My high school chemistry teacher was a strong advocate for diversity. In the classroom she had a poster with a mnemonic phrase in the form of an acronym for the word diversity that read:
I don’t remember much from that class besides this statement. Mainly because the teacher had us repeat the statement anytime we got into differences in the classroom. By doing this, that teacher helped mold our beliefs to the point of affecting our behaviors.
Interestingly the poster had no image of people of various backgrounds with smiling faces. But as adults when you think of corporate diversity programs and initiatives this is usually the first image you think of. If you are a Human Resources professional, you may think of running a report of demographics within your organization’s headcount. But is this truly diversity and inclusion?
Culture & Diversity
Diversity and inclusion are more often felt than seen. Essentially if you need a formal diversity program your organization has failed to create an environment favorable for diversity to nurture on its own. Ultimately culture directs diversity. To see if your organization’s culture has the environment for organic diversity and inclusion consider these three questions:
Are your leaders open-minded? Thought leaders and those responsible for making employment decisions in an organization should be open-minded. If dissimilarities are spurned in general, diversity will not happen organically.
Do your leaders allow themselves to be uncomfortable? Step one of including people different than ourselves is dealing with the potential initial feeling of being uncomfortable.
How is change management at your organization? If things like technology adoption are hard at your organization, consider how more challenging it will be for the same individuals to work with a person who is different than what they are used to.
Unfortunately open-mindedness, comfort levels, and response to change are not tangible items that easily can be analyzed, supported by data, and incorporated into evidence-based decision-making. True diversity and inclusion requires strategic approaches sustained by influential leadership.
Human Resources departments don’t usually focus on beliefs but rather behaviors in the workplace. But to effectively improve diversity and inclusion you must affect core beliefs of individuals in your organization. Diversity and inclusion has to be seen as more than an employer-branding gimmick or compliance focus.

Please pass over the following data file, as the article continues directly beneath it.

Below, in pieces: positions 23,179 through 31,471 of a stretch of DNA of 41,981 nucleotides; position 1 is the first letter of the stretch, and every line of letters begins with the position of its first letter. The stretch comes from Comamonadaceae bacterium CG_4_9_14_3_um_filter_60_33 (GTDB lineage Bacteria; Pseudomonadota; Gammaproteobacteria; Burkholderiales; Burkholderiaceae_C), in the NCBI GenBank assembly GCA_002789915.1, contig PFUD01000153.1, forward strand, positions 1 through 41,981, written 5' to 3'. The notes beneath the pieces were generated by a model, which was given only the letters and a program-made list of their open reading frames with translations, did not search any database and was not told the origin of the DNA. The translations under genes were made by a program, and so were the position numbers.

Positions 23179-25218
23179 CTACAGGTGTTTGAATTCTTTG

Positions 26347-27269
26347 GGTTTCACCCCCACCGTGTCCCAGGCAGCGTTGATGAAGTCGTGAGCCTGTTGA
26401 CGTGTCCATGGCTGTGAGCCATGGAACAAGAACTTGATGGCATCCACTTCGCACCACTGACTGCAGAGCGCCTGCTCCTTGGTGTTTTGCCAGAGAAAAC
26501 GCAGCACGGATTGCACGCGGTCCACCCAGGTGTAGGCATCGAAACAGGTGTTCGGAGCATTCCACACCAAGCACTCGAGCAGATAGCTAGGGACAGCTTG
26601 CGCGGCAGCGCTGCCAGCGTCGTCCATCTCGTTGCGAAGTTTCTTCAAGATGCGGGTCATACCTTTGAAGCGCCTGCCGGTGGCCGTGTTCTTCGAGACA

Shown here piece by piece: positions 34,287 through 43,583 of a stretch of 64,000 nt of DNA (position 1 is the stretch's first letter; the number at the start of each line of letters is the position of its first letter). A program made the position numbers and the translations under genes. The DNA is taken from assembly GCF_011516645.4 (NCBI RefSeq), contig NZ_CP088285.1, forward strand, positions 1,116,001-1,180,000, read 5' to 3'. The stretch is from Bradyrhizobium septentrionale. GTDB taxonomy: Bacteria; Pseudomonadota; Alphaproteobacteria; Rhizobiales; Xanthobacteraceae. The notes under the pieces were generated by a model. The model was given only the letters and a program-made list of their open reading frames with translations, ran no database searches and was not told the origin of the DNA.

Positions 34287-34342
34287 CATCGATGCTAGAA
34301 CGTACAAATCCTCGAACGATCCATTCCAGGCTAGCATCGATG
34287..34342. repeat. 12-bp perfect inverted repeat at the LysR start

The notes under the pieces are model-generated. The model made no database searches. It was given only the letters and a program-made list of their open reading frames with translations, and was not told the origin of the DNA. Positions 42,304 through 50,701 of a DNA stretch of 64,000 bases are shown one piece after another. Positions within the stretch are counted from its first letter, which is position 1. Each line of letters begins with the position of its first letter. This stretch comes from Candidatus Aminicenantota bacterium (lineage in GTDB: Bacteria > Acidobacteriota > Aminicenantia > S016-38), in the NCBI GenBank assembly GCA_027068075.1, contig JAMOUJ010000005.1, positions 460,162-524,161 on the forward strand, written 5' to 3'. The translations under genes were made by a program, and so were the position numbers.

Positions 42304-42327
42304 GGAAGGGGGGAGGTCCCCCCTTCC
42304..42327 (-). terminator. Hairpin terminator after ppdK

Diversity and inclusion must extend beyond having diverse employees in entry level or highly specialized roles. Diversity and inclusion is achieved and brings benefits when it is reflected in an organization’s thought leaders. Affecting this level with diversity will lead to measureable results such as improved attraction and retention of minorities.
A great activity for an organization is to have their entire leadership team write a diversity statement and compare the results. This will provide a good gauge for areas needing improvement and deficiencies.
An Objective, Performance Approach to Diversity
Often an objective approach in Talent Management is considered negative. Much can be accomplished with such an approach though. When talent is looked at objectively, as capital and resources, this helps create an organic environment for diversity.
When an organization is managed by and for success there isn’t much room left for discrimination. A performance focus within an organization will naturally increase opportunities for diversity and inclusion. When an organization’s hiring, review, promotion, and compensation practices are based on performance the focus on demographic will be reduced allowing for talent to be the true focus.
As Human Resources and Recruitment professionals it is important to project the same outlook as C-level executives and board members. On the executive and board level, there are usually only three colors that matter: making and saving green, staying out of the red and being in the black.